|Male in NW Ecuador|
The Collared Trogon, Trogon collaris, is a near passerine bird in the trogon family, Trogonidae. It is found in the warmer parts of the Neotropics, and includes numerous subspecies, including T. c. exoptatus from northern Colombia, northern Venezuela and Trinidad and Tobago.
It is a resident of tropical forests, where it nests in a hole in a termite nest or tree, with a typical clutch of two white eggs.
Collared Trogons feed on insects and fruit, and their broad bills and weak legs reflect their diet and arboreal habits. Although their flight is fast, they are reluctant to fly any distance. They typically perch upright and motionless.
Trogons have distinctive male and female plumages, with soft, often colourful, feathers. This species is about 25 cm long. The back, head and breast of the male are green, and a white line separates the breast from the red underparts. The undertail is white with black barring, and the wings are black, vermiculated with white.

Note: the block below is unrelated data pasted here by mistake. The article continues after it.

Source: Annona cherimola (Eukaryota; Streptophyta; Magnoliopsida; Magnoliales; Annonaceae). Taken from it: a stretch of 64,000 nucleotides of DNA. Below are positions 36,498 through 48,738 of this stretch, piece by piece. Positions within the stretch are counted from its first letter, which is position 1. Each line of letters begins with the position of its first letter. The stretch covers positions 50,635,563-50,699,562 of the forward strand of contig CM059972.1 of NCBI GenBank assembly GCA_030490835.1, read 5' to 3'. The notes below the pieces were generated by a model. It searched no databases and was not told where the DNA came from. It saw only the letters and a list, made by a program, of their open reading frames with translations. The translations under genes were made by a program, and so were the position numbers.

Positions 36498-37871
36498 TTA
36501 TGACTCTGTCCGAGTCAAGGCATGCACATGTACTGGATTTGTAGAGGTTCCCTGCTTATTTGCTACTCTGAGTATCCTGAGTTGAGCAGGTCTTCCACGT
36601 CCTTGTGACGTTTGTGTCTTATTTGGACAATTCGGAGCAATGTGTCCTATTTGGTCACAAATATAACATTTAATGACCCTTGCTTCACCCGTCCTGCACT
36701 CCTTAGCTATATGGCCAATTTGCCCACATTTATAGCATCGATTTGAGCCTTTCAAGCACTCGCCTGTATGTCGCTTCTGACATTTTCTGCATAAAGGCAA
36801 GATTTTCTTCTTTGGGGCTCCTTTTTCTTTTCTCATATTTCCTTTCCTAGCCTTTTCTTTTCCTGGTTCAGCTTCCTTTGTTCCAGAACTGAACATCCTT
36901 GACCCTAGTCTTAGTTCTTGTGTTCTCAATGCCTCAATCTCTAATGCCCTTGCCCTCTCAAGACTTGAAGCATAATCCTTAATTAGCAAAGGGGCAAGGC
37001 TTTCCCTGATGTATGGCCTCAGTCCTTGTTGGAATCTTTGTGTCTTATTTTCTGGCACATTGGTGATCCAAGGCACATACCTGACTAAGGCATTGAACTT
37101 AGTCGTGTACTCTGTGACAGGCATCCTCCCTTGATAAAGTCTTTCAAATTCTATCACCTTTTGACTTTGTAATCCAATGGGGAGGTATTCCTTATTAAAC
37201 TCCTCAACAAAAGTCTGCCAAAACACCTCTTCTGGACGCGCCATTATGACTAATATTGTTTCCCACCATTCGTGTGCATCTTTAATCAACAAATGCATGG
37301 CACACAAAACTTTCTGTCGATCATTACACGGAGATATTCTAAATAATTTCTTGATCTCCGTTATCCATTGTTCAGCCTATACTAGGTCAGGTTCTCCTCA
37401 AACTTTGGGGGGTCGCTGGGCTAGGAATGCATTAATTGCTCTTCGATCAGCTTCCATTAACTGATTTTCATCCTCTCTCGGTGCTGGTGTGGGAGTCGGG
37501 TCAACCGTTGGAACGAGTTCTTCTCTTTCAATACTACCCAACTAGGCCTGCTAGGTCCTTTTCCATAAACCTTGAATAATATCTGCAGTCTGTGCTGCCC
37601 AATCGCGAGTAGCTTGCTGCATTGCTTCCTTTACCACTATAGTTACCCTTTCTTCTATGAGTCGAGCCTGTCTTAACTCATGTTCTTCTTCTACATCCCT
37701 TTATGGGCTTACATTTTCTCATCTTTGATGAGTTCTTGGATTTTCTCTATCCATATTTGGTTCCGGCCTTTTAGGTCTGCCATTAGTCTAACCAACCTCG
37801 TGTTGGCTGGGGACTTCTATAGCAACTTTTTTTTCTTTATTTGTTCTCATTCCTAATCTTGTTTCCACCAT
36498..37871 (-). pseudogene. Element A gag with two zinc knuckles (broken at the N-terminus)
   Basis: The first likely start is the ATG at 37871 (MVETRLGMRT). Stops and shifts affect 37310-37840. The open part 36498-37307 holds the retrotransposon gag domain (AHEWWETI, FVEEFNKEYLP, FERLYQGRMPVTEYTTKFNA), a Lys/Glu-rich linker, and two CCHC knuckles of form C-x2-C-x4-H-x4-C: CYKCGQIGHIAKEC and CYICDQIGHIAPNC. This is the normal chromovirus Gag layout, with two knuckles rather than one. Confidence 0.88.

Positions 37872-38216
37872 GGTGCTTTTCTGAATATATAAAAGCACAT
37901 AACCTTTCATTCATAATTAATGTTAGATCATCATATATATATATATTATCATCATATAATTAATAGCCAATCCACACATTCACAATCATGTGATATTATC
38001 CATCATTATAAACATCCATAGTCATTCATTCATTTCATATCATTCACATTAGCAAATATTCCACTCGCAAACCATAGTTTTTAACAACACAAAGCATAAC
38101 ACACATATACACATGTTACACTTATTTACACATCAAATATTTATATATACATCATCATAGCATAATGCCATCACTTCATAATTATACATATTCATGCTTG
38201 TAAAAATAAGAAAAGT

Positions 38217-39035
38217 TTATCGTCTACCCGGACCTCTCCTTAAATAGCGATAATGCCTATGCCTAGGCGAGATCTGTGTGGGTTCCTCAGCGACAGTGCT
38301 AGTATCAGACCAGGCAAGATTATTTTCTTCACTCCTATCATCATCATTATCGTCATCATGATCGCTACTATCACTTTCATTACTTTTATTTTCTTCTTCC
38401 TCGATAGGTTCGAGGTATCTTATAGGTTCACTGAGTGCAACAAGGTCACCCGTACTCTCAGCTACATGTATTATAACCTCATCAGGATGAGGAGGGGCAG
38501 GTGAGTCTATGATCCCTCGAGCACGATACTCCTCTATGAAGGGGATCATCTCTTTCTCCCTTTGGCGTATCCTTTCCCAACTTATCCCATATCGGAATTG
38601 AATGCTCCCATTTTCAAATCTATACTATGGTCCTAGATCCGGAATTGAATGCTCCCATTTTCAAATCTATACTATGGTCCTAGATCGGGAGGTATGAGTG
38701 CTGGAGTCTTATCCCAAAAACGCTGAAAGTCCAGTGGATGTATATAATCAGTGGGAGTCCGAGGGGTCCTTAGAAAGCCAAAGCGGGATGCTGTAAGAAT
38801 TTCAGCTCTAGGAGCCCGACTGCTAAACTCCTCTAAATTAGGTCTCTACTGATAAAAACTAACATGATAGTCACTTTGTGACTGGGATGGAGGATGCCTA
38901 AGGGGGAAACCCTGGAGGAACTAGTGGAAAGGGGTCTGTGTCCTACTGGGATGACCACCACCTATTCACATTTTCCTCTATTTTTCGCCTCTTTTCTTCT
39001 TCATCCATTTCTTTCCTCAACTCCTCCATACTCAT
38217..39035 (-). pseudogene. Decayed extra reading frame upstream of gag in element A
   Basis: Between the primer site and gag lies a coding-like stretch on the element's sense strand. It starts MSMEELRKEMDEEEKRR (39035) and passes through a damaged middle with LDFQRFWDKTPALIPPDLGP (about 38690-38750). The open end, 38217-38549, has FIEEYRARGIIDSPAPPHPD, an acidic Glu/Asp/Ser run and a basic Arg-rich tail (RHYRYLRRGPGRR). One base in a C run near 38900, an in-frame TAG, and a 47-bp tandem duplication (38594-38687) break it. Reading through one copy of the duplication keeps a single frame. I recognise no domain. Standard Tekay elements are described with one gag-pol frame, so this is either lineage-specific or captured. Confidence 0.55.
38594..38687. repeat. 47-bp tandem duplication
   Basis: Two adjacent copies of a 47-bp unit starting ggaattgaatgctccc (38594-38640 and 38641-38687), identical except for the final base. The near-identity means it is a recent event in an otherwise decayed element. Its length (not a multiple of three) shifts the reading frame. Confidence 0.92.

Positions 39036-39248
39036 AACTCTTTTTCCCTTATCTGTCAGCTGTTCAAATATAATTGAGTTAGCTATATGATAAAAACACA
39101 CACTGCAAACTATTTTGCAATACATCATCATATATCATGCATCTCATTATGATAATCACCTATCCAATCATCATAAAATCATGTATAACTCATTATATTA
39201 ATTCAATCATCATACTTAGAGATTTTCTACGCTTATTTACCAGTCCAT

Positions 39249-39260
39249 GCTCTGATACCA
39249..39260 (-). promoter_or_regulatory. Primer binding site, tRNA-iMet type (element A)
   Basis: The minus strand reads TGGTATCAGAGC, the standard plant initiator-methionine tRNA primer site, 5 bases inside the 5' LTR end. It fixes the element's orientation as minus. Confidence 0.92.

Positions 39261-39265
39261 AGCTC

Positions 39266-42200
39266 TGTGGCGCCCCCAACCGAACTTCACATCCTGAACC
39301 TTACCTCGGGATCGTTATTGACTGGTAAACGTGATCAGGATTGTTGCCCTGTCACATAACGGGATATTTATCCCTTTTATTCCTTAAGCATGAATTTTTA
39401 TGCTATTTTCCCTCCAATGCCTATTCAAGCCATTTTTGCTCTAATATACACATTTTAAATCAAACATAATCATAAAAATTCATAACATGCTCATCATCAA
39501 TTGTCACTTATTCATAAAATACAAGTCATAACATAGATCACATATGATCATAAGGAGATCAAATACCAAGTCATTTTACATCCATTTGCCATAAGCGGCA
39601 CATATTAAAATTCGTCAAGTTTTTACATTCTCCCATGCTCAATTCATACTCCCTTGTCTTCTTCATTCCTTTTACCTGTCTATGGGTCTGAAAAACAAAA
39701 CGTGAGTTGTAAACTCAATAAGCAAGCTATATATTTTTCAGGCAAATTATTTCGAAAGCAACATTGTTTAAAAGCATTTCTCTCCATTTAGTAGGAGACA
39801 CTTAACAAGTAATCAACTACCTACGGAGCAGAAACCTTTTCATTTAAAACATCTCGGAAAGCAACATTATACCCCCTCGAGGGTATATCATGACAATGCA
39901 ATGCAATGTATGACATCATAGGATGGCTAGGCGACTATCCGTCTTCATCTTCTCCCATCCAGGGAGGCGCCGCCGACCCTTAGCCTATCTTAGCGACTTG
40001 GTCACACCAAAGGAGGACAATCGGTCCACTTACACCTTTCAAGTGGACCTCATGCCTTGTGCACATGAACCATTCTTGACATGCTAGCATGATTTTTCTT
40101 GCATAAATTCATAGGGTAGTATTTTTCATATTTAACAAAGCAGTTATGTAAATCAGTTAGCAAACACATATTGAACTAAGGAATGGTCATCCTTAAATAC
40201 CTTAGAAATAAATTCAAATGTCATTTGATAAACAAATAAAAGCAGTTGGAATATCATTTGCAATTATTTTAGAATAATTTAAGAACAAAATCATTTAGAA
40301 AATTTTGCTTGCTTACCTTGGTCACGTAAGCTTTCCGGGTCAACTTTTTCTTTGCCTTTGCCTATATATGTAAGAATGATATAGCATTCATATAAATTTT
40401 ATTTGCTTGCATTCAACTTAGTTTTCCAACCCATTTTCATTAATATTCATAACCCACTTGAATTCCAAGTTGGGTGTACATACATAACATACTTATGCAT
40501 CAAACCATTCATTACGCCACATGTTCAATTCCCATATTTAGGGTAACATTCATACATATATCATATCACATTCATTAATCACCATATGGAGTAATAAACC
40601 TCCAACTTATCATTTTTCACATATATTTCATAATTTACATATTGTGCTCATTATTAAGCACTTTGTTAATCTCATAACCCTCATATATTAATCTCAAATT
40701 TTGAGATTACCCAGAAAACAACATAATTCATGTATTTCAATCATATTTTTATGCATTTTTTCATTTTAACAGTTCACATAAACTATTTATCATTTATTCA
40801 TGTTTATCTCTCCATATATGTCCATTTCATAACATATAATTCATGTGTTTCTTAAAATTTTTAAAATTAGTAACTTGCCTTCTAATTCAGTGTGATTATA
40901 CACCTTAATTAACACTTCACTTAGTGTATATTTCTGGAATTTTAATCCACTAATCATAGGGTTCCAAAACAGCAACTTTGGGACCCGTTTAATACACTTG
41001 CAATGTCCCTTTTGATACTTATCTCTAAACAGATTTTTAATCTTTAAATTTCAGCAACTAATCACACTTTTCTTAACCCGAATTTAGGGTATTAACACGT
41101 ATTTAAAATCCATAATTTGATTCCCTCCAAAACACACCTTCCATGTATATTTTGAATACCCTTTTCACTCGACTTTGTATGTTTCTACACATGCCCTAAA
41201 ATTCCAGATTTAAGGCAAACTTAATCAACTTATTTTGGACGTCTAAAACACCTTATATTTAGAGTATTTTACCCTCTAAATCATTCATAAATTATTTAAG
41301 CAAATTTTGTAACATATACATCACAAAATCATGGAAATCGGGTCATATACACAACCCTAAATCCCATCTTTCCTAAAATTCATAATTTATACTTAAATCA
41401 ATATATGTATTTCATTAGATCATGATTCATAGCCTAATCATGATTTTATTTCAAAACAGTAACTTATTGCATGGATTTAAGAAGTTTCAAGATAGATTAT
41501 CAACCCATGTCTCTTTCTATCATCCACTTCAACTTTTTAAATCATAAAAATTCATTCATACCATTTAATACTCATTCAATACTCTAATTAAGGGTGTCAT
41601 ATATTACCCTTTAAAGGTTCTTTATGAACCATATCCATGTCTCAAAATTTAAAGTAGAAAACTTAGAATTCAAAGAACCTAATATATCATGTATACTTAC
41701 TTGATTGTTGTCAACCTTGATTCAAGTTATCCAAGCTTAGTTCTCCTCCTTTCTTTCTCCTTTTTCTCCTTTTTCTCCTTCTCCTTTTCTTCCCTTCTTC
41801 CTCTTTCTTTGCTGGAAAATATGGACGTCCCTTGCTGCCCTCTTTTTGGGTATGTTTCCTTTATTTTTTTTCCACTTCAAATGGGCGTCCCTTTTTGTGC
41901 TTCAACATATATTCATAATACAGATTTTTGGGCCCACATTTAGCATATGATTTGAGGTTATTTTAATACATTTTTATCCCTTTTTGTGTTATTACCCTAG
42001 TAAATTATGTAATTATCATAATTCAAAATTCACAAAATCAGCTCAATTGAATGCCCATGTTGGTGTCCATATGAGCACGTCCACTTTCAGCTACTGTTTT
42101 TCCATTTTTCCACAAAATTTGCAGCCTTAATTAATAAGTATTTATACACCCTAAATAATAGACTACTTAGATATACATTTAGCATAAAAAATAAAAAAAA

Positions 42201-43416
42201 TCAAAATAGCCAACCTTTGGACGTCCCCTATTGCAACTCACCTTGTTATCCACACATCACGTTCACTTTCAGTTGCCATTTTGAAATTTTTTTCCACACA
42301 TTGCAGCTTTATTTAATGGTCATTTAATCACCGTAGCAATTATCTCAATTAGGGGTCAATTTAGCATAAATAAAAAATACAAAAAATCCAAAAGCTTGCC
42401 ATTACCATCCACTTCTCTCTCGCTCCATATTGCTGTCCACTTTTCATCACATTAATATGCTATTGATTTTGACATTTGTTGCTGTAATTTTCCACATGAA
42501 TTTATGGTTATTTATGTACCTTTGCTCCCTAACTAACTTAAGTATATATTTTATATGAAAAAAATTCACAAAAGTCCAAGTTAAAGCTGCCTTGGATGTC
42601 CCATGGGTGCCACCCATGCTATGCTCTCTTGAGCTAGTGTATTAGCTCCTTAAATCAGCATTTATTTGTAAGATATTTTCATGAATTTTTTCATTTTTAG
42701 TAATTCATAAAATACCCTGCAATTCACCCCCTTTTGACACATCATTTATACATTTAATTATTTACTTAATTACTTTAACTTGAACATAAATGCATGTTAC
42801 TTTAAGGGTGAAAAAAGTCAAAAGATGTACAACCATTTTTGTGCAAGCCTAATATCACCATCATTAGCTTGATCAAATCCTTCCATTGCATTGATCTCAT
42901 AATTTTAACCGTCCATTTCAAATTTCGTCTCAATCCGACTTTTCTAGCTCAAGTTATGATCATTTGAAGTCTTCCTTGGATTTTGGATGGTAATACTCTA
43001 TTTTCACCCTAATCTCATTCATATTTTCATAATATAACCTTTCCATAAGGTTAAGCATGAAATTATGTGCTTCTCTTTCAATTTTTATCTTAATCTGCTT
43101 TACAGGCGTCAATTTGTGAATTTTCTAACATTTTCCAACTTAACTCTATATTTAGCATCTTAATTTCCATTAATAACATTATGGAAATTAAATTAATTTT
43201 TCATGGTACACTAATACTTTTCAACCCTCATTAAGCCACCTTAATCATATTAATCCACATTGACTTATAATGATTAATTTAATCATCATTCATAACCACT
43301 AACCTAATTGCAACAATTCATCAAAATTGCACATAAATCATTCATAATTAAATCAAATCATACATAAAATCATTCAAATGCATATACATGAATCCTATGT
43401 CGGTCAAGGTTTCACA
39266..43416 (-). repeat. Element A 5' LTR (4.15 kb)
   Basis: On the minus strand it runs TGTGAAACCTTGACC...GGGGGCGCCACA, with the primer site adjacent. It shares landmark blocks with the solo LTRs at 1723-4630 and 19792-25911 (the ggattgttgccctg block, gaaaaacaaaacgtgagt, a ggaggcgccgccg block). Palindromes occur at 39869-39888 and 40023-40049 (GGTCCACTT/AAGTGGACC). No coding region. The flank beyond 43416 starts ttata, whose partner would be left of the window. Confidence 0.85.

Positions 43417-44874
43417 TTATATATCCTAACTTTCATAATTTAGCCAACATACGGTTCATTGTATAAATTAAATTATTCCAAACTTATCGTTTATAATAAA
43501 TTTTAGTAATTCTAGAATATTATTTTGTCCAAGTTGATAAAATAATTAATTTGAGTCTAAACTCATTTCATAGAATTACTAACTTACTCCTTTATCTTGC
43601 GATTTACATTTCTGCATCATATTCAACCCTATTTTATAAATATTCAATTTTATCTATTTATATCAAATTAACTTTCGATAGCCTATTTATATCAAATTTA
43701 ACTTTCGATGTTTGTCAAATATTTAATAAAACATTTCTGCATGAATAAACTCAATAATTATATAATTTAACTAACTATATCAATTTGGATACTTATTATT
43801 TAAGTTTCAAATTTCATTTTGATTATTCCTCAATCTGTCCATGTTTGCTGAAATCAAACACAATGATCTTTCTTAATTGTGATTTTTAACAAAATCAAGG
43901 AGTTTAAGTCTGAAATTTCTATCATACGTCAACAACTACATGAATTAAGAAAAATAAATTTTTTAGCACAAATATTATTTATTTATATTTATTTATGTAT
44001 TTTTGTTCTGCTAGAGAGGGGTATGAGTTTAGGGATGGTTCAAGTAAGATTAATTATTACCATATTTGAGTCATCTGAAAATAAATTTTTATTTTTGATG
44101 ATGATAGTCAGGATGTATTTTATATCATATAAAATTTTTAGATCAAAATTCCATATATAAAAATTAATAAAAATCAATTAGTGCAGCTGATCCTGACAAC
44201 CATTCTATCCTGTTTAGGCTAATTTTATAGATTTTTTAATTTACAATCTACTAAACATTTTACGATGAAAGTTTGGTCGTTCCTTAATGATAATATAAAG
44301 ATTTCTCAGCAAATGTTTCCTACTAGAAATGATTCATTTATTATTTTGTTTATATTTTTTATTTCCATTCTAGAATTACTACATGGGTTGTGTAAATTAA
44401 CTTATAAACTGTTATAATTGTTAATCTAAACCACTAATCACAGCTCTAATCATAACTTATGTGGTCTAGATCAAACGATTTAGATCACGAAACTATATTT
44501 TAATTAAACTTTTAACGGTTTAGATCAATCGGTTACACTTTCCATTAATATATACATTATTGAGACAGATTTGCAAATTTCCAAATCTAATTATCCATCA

The female has a brown back, head and breast, a relatively uniform undertail (not clearly barred), and underparts that are slightly paler than in the male.
The call is a plaintive caow, caow, caow.
- ffrench, Richard (1991). A Guide to the Birds of Trinidad and Tobago (2nd edition ed.). Comstock Publishing. ISBN 0-8014-9792-2.
- Hilty, Steven L (2003). Birds of Venezuela. London: Christopher Helm. ISBN 0-7136-6418-5.